On Tuesday, the United States Court of Appeals for the 4th Circuit upheld Maryland’s “assault weapons” ban by ruling that AR-15s have a close enough resemblance to weapons of war to be treated like weapons of war.
The ruling came in Kolbe v. Hogan.
The NRA-ILA reported that the 4th Circuit described “assault weapons” as “exceptionally lethal weapons of war.” The court ruled that the differences between the wildly popular AR-15 and actual battlefield guns like an M-16 are only “slight.” Of course, one of those “slight” differences is that the M-16 is a fully automatic firearm, which means it shoots continuously when the trigger is pulled. An AR-15 is a semiautomatic rifle that only fires one bullet each time the trigger is pulled.
According to Reuters:
The 4th Circuit… [ruled] the military-style guns used in a disproportionate share of the mass killings in the U.S. are outside the aegis of the Second Amendment because they are most suited for military use.
This is problematic inasmuch as AR-15s are not used in an disproportionate number of mass public attacks in the U.S. Consider the following:
- Ft. Lauderdale-Hollywood International Airport (January 6, 2017) – Handgun
- Burlington Mall attacker (September 23, 2016) – .22 Rifle
- NY bombing susptect (September 16, 2016) – Glock Handgun
- the Orlando attacker (June 12, 2016) – AR-15-style rifle
- the UCLA gunman (June 1, 2016) – Handgun
- the San Bernardino attackers (December 2, 2015) – Handguns, AR-15-style rifles
- the Umpqua Community College attacker (October 1, 2015) – three Handguns and an AR-15-style rifle (ABC News)
- Alison Parker’s attacker (August 26, 2015) – Glock Handgun
- the Lafayette movie theater attacker (July 23, 2015) – Handgun
- the Chattanooga attacker (July 16, 2015) – Shotgun, AK-47-style rifle, Handgun (NBC News)
- the alleged Emanuel African Methodist Episcopal attacker (Jun 17, 2015) – Glock Handgun
- the Las Vegas cop killers (June 9, 2015) – Four Handguns and a shotgun (New York Daily News)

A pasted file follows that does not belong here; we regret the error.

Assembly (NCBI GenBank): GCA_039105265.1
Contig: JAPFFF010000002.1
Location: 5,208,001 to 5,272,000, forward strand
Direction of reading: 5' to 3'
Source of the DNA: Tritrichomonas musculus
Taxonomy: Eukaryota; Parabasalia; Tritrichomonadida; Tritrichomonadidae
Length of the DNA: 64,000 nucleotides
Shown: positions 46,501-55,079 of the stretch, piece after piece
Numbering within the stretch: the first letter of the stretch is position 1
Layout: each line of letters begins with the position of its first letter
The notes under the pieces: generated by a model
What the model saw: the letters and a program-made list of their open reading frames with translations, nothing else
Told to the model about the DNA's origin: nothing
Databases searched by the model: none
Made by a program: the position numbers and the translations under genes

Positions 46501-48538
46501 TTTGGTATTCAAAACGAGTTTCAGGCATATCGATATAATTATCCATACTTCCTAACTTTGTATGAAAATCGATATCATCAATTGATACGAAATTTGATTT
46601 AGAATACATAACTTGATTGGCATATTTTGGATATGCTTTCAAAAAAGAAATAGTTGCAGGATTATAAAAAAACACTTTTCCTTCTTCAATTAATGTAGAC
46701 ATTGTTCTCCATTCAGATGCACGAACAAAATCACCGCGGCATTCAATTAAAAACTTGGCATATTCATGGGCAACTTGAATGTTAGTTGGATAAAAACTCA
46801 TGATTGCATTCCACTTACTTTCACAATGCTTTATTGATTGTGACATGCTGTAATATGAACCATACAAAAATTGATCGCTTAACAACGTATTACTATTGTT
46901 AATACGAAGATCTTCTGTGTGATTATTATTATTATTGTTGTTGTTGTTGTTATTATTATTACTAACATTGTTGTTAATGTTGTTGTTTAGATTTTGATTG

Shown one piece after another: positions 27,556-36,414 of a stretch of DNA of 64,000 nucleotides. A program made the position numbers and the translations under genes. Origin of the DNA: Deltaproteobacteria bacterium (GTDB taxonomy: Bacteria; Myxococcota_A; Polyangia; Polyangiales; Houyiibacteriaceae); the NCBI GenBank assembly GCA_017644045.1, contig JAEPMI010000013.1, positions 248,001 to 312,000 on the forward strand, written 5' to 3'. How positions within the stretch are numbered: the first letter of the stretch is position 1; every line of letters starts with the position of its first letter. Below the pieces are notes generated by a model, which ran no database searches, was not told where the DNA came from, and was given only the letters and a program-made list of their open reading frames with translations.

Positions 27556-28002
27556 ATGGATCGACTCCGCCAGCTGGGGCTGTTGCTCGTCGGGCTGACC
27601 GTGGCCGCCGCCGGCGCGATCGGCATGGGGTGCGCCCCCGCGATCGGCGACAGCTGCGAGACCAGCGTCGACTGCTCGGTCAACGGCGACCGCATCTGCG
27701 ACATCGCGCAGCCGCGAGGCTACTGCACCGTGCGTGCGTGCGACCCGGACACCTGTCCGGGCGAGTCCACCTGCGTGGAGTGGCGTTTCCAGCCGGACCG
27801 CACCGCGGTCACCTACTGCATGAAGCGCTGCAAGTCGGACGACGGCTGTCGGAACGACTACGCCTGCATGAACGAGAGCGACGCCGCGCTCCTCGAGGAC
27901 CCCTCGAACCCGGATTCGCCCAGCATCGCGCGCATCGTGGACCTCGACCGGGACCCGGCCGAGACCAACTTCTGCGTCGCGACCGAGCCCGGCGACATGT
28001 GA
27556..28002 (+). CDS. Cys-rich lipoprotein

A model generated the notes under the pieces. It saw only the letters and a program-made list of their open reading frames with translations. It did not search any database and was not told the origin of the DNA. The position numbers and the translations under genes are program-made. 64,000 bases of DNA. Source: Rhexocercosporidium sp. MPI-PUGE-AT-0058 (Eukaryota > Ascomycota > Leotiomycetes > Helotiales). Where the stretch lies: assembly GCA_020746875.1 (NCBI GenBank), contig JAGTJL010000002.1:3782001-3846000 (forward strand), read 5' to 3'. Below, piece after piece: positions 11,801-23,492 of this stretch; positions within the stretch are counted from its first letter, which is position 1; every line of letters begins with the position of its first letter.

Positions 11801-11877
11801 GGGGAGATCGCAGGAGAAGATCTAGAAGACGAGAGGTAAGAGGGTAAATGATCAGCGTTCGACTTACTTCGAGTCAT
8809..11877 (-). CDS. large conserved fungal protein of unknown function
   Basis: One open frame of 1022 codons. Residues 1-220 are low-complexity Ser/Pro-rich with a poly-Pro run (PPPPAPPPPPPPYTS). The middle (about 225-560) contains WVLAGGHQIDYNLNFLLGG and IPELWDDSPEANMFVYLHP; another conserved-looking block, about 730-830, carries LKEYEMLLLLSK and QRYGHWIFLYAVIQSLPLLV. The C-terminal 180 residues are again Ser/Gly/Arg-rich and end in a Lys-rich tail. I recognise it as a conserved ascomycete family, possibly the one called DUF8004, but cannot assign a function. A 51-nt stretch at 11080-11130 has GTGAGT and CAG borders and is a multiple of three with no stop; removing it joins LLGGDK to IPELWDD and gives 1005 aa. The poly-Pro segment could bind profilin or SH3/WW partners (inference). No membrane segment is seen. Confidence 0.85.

- the Santa Barbara attacker (May 23, 2014) – Handgun
- the Fort Hood attacker (April 2, 2014) – Handgun
- the Arapahoe High School attacker (December 13, 2013) – Shotgun
- the D.C. Navy Yard attacker (September 16, 2013) – Shotgun
- the Aurora movie theater attacker (July 20, 2012) – AR-15-style rifle
- Gabby Giffords’s attacker (January 8, 2011) – Glock handgun
- the Fort Hood attacker (November 5, 2009) – Handgun
- the Virginia Tech attacker (April 16, 2007) – Glock Handgun
Out of those 20 high-profile public attacks, AR-15-style rifles were used five times. You could stretch that figure to six by including the AK-47-style rifle used in the Chattanooga attack, but there is still no way to make the argument that AR-15-style rifles were “used in a disproportionate share of the mass killings.” That designation clearly goes to handguns, which are much more concealable and therefore much easier to carry into crowded locations for an attack.
It is interesting to note that the 4th Circuit’s ruling comes in the wake of a “white paper” in which ATF Associate Deputy Director Ronald Turk argued against ongoing importation bans on “assault weapons.” Turk argued on the grounds that such weapons are increasingly popular for sport shooting and are actually “standard for hunting activities.” The Washington Post published the paper in which Turk said continued opposition to the weapons is based on an “almost 20-year-old study.”
But the 4th Circuit described the sporting and hunting rifles as “exceptionally lethal weapons of war.”
AWR Hawkins is the Second Amendment columnist for Breitbart News and host of Bullets with AWR Hawkins, a Breitbart News podcast. He is also the political analyst for Armed American Radio. Follow him on Twitter: @AWRHawkins. Reach him directly at firstname.lastname@example.org.